Clearly, we should all be asking high-quality questions to begin with.

Unfortunately however, I have some rather shameful questions in my past, and am sometimes particularly motivated to improve the quality of them in terms of formatting, etc. while leaving the question itself in tact.

I have been prompted to ask this question, as one example of mine hit the 'Popular Question' mark of 1000 views today, which I would think is a good reason to want to make it a 'better question'.

That example could actually be a lot worse, but in particular I think the title is poor - and the body would probably benefit from at least one line break.

A frequent example of the sort of improvement I mean would be removing the 'story element' of some poor questions, that make them highly and unnecessarily specific.


Am I right to want to improve old and popular questions - or should they just be left to lie, particularly if they have good answers; so should not be 'bumped' for any real reason?

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If the changes would be really minor then I suggest not to. Editing pushes your post in the active questions queue. –  juergen d Jun 7 at 15:45
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@juergend That's really at the crux of my question - it's the improvement vs (unnecessarily) bumping up queue. –  Ollie Ford Jun 7 at 15:46
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It will be visible in the active question list for around 5 minutes. Improved titles are really helpful for future visitors. Just do it. –  Matthias Bauch Jun 7 at 16:09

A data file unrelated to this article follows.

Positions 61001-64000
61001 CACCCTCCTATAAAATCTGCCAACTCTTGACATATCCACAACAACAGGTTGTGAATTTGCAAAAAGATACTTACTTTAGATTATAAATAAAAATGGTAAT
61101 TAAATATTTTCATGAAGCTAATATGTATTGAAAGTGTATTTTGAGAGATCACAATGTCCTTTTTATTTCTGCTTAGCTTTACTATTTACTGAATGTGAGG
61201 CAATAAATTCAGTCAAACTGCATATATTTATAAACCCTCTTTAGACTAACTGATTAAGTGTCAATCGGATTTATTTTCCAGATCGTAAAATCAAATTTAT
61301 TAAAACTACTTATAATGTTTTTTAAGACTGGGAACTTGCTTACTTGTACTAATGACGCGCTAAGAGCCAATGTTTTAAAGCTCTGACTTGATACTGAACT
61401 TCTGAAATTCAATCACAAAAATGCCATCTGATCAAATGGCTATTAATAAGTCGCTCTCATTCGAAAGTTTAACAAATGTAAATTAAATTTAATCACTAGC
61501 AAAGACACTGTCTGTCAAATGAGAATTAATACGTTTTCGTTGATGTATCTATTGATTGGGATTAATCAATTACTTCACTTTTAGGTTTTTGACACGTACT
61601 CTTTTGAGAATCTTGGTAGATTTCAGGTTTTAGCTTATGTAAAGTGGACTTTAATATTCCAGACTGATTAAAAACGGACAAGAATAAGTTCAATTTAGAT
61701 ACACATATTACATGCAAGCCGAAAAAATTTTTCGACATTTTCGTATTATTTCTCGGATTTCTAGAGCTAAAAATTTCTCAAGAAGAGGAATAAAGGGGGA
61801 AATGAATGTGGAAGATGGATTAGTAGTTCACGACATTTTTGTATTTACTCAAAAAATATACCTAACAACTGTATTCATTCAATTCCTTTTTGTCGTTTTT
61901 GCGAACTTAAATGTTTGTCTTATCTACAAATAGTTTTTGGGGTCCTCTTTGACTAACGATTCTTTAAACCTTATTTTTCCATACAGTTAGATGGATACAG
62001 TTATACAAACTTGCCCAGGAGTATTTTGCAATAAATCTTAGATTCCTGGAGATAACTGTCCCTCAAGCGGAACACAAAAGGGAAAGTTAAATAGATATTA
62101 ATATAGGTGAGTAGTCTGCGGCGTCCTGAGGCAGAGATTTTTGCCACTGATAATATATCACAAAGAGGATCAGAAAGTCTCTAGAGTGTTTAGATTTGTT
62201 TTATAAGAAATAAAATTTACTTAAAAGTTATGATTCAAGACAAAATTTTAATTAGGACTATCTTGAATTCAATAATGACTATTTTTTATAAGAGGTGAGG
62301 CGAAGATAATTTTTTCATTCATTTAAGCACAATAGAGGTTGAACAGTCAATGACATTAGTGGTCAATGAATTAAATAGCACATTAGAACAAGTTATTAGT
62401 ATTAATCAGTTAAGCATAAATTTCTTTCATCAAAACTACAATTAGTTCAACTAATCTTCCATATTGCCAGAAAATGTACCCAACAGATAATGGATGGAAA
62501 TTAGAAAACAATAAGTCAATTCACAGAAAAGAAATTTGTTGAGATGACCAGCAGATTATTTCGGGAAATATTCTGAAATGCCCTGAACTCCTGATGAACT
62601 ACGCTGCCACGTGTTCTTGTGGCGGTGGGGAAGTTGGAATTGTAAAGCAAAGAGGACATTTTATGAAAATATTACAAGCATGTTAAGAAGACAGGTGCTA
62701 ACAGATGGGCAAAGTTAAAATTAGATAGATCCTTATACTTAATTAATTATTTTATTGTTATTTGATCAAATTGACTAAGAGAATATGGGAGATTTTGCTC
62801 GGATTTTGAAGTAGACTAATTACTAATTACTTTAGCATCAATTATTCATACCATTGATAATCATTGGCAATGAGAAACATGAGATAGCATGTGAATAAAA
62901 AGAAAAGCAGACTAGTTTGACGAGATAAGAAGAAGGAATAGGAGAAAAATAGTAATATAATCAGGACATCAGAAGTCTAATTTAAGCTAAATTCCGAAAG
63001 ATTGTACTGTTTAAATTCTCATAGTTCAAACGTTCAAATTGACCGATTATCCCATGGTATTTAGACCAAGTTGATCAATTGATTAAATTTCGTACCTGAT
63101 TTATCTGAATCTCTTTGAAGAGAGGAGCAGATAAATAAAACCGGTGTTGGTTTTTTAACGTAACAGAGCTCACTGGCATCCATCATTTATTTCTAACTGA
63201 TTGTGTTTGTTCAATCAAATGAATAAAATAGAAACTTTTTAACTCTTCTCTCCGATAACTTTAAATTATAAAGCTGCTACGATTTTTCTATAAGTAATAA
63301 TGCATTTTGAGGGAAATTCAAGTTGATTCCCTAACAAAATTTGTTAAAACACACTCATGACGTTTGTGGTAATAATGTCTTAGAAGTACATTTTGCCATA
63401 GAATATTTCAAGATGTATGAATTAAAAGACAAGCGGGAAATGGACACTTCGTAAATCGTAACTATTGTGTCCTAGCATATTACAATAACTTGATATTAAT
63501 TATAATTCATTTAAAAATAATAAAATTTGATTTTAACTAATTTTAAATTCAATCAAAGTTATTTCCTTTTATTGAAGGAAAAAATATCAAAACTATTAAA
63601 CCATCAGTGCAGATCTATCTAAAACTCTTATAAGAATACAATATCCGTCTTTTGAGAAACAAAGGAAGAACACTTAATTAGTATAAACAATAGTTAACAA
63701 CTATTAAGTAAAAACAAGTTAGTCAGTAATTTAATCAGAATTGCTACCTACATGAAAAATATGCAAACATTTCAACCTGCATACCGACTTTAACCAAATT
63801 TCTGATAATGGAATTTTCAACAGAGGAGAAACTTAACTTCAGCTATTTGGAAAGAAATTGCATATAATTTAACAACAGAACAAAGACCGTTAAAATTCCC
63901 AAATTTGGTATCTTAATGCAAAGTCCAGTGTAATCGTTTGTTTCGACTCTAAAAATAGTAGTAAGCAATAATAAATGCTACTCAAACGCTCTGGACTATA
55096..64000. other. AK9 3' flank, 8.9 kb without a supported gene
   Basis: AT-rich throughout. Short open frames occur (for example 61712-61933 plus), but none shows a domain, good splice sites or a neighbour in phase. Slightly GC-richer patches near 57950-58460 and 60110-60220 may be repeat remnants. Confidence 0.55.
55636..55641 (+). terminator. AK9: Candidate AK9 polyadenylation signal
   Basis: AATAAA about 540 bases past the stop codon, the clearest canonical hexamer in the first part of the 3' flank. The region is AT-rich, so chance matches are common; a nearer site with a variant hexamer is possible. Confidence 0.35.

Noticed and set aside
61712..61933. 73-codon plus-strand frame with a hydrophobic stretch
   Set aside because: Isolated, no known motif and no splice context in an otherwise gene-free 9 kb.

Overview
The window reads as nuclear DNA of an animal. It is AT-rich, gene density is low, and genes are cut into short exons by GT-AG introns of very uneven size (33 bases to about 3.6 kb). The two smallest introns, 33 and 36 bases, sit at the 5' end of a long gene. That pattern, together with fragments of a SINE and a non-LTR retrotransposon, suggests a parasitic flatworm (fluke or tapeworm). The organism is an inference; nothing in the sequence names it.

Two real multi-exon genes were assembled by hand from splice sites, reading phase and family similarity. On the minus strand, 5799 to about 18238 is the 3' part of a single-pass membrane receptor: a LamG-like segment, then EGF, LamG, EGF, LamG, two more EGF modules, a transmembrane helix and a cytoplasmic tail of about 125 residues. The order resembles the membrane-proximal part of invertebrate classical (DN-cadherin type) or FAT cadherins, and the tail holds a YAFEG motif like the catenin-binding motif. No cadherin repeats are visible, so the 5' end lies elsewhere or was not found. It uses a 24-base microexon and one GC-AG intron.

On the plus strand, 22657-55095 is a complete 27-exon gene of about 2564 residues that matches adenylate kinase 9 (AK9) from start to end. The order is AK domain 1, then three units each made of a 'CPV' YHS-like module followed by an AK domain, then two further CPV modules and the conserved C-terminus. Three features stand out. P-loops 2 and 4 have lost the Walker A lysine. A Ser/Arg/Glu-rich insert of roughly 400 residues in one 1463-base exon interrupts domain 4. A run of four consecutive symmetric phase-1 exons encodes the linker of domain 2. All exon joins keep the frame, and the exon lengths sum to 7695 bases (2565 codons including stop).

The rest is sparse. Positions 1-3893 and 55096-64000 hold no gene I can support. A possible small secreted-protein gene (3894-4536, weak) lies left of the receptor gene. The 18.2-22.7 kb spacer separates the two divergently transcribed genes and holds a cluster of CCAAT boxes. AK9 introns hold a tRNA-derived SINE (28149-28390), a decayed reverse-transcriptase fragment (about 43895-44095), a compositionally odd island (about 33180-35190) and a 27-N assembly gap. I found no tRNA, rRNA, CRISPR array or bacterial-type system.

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There wouldn't be a badge for that if the devs of SO didn't want you to do it. –  Francisco Presencia Jun 8 at 12:07
    
Yes, fix them - just don't do sequences of old questions quickly, so the front page is not inundated with old material. –  halfer Jun 8 at 14:01
    
+1, was just thinking of this same conundrum this morning. :) –  asteri Jun 9 at 11:05
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@juergend: And what's wrong with that? If you don't want to see active questions, then don't view the "active questions" page. Simple! Try the "new questions" page instead. –  Lightness Races in Orbit Jun 9 at 16:50

4 Answers 4

up vote 63 down vote accepted

YES!

Who cares about bumping? That question has attracted an average of 6 viewers a day in its short life so far without being bumped - chances are, it's showing up in searches. Is it useful to the folks finding it? Misleading them? Confusing them? If you think it might be, then fix it!

How many chances do you get to make an edit that'll benefit 6 people a day? Just do it!

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I care about bumping! Zombie questions are a menace (though perhaps not as much on SO as on SU). –  Hot Licks Jun 8 at 2:37